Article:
Infoscience

Thesis

Surface analysis of polyester materials using time of flight secondary ion mass spectrometry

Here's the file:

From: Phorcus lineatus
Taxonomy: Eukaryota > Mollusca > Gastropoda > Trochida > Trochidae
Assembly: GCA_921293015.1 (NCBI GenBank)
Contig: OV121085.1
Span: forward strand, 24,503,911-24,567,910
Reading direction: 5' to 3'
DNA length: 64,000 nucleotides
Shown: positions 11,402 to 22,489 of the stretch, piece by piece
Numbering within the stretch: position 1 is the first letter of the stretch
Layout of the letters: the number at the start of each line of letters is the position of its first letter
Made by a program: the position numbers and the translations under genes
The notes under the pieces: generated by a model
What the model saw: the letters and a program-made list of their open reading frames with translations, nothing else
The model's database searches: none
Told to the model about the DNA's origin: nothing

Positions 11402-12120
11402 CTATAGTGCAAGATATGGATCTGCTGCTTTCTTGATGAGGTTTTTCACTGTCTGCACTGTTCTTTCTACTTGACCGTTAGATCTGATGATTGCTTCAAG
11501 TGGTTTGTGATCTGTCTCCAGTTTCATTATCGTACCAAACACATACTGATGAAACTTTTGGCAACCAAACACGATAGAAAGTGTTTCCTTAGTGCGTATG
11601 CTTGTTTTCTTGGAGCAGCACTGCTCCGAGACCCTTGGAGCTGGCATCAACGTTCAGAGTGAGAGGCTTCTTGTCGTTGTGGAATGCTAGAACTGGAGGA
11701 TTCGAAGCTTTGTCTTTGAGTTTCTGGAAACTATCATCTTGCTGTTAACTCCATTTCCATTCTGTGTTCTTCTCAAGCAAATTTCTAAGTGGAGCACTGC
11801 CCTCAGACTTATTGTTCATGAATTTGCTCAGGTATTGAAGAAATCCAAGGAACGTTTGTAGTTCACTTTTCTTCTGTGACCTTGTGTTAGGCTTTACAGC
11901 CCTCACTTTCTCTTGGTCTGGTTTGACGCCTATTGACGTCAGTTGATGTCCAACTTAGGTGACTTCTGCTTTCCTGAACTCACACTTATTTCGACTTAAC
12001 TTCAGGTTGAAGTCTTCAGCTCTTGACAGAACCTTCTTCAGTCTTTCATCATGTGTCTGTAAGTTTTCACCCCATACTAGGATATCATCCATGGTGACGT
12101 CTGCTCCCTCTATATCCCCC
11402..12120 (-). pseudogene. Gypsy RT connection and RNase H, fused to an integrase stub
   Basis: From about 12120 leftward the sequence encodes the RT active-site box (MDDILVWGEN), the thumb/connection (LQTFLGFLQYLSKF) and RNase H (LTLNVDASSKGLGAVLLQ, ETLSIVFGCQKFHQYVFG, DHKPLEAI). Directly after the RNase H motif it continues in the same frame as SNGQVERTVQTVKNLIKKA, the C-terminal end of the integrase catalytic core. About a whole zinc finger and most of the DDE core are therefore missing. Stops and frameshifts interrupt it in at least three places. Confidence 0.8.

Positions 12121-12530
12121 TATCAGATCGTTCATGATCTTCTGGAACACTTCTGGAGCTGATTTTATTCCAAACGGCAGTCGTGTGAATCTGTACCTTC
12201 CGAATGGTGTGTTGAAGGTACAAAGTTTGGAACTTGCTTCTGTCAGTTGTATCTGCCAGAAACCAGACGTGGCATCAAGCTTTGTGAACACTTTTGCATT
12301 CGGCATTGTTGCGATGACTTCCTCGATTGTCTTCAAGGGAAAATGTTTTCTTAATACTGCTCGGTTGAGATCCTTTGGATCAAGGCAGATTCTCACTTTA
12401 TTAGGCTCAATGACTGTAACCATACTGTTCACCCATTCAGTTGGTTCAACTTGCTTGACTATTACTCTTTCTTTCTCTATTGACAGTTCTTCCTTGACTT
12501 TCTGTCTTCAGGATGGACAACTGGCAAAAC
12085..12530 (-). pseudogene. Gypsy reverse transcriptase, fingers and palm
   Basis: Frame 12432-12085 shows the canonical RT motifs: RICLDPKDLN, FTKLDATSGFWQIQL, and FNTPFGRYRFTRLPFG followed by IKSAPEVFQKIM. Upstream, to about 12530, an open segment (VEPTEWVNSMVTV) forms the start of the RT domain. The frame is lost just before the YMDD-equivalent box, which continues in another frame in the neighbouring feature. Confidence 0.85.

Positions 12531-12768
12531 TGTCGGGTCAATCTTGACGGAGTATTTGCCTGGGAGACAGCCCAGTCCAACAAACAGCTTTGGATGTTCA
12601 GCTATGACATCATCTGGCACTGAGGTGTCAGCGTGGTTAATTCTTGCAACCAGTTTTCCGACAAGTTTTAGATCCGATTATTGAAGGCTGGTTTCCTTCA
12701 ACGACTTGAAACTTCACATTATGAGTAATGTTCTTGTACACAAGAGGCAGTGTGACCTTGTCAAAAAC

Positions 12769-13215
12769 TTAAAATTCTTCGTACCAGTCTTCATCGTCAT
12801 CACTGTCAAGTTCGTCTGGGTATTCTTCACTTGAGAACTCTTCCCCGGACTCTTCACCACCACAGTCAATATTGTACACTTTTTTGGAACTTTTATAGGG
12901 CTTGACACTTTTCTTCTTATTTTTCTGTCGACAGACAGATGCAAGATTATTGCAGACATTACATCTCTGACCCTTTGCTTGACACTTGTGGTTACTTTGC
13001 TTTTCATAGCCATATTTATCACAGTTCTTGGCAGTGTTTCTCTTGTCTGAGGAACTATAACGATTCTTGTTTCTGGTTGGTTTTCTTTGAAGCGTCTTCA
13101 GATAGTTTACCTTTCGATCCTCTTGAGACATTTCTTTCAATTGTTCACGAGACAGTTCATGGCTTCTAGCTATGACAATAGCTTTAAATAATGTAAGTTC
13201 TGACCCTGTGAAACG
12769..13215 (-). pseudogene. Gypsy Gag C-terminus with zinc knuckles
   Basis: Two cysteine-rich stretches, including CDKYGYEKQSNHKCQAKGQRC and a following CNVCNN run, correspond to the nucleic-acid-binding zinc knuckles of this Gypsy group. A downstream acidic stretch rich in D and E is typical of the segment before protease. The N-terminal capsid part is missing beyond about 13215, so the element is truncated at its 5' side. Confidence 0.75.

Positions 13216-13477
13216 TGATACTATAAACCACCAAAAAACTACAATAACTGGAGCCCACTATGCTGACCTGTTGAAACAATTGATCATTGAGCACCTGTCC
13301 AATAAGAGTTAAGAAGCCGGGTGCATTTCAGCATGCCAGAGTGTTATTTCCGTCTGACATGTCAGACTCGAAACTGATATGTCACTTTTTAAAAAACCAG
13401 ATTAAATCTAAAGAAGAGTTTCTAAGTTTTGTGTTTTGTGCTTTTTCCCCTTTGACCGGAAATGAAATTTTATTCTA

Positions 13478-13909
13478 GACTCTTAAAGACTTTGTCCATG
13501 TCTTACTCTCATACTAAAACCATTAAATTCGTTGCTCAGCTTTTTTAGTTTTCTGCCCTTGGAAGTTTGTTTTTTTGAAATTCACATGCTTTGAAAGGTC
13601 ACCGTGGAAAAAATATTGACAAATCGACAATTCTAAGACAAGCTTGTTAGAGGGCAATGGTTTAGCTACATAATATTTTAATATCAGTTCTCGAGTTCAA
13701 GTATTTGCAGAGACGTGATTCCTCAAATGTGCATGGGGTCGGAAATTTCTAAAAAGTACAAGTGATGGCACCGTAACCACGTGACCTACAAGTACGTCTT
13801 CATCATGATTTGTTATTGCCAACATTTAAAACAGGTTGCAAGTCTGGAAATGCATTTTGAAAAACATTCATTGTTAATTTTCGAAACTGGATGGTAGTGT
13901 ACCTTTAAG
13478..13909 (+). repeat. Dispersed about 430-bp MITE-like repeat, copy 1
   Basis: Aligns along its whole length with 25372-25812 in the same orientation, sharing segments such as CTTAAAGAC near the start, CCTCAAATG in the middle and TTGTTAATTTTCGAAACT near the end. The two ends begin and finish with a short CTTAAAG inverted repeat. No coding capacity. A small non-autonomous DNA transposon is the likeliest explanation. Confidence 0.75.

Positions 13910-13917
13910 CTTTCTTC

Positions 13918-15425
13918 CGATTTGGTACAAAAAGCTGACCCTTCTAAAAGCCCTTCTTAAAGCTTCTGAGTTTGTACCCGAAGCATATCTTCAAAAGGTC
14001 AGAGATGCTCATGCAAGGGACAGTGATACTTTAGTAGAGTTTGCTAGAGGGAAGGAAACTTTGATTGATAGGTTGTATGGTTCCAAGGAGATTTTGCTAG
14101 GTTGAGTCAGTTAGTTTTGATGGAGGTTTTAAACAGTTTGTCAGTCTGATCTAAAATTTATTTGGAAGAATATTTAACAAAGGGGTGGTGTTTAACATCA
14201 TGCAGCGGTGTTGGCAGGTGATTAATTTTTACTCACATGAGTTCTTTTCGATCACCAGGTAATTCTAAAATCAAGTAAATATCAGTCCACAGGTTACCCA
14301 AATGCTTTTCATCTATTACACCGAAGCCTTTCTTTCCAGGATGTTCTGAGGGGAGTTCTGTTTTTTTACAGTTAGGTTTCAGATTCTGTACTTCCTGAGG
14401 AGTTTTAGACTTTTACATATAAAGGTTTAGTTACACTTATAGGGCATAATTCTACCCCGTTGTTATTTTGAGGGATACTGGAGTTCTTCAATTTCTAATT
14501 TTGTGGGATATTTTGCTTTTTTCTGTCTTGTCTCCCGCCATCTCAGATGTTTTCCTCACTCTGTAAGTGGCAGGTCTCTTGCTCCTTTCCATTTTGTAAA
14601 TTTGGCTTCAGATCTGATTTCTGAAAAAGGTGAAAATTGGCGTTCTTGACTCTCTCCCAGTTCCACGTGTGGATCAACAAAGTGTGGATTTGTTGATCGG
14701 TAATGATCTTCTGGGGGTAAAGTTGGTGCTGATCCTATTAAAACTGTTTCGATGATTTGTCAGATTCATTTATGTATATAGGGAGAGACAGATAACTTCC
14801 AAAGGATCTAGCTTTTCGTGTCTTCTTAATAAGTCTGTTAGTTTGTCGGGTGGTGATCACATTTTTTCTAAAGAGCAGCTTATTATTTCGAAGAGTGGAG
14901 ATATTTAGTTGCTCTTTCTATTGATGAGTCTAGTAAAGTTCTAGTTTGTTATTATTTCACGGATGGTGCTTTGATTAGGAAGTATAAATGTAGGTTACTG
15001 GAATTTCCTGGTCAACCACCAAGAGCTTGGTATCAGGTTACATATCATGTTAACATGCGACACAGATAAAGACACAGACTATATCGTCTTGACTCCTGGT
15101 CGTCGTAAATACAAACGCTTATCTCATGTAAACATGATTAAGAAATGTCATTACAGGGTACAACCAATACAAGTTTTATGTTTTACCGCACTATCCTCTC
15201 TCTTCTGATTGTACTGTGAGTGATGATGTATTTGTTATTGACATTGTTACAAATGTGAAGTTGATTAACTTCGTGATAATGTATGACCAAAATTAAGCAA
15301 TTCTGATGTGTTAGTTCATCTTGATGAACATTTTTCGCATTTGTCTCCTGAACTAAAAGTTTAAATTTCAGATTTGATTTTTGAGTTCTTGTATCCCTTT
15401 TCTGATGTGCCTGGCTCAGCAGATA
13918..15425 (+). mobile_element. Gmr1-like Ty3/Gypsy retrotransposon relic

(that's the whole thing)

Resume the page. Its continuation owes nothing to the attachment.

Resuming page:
The use of many plastic packaging materials such as PVC, PAN, etc. to protect food and beverages is restricted because of toxicity and recycling problems and there is a need for the development of new packaging materials with good gas barrier properties. Plasma polymerized amorphous carbon hydrogen (a-C:H) films with a thickness of up to 100 nm are promising gas barriers for foodstuff applications when deposited on the outside of poly(ethyleneterephthalate) (PET) films. In order to understand the impact of the surface modification on permeability properties, a characterization method was developed using TOF-SIMS (time of flight secondary ion mass spectrometry) as the principal technique. The chemical and structural nature of plasma modified surfaces are characterized and related to the quality of a-C:H films on PET produced at EMPA (Swiss Federal Laboratories for Materials Testing and Research). In a first step, the mass peaks of TOF-SIMS spectra provided from the substrate materials PET and biopol® a biodegradable packaging material were identified and structural and/or total formulas were assigned. In the case of the biopol® substrate, the citroflex® plasticizer was detected on the polymer surface. Relative signal intensities were utilized to study the distribution of the two monomer units (valerate and butyrate) of biopol®. Principal component analysis (PCA) was used to reveal differences in relative signal intensities among TOF-SIMS spectra obtained from PET substrates provided by different suppliers and using different manufacturing processes. In some cases, the presence of acetaldehyde and surface pre-treatment from the manufacturer were established. In addition, the ion beam modification (dynamic SIMS mode) of the PET substrate material was studied to determine the static limit of TOF-SIMS measurements. In order to get insight into how the sputter process alters organic substrate materials during depth profiling, the decrease of molecular PET fragment intensities was studied. In a second step, existing structural and chemical SIMS parameters were applied and optimized to investigate TOF-SIMS spectra obtained from a-C:H films on PET. Molecular ion fragments (CxHyOz+) revealed a partially oxidized nature of the a-C:H films. In addition, the use of SIMS parameters combined with PCA analysis allowed to correlate poor gas barrier properties with a low degree of saturation (i.e. high aromaticitiy). Low mass and quasi molecular ions were used to identify the a-C:H/PET interface by dynamic TOF-SIMS depth profiling. AFM (Atomic Force Microscopy) and XPS (X-ray Photelectron Spectoscopy) were used as complementary methods to investigate the topography and the chemical composition of the a-C:H films on PET as well as of the substrate material. The partially oxidized nature of the a-C:H films was confirmed, the oxygen contents varying between 12-18%. A correlation between the oxygen content and the plasma treatment conditions of the substrate (application of a rf- or grounded-bias) was established, but no correlation with respect to gas permeability was found. Oxygen is believed to originate from post plasma reactions with air. ERDA (elastic recoil detection analysis) permitted to determine the bulk hydrogen content of the a-C:H films. However, the observed hydrogen content of 40% to 50% did not Vary significantly enough to be correlated to gas barrier properties. RBS (Rutherford Backscattering) allowed us to measure quantitative depth profiles of a-C:H carbon and revealed oxygen also inside of the a-C:H films. In addition, RBS measurements were useful to determine the areal densities of the a-C:H films on PET. The atom number density of the investigated a-C:H films varied between 0.19 and 0.24 g atom/cm3 and are similar to values found in the literature.

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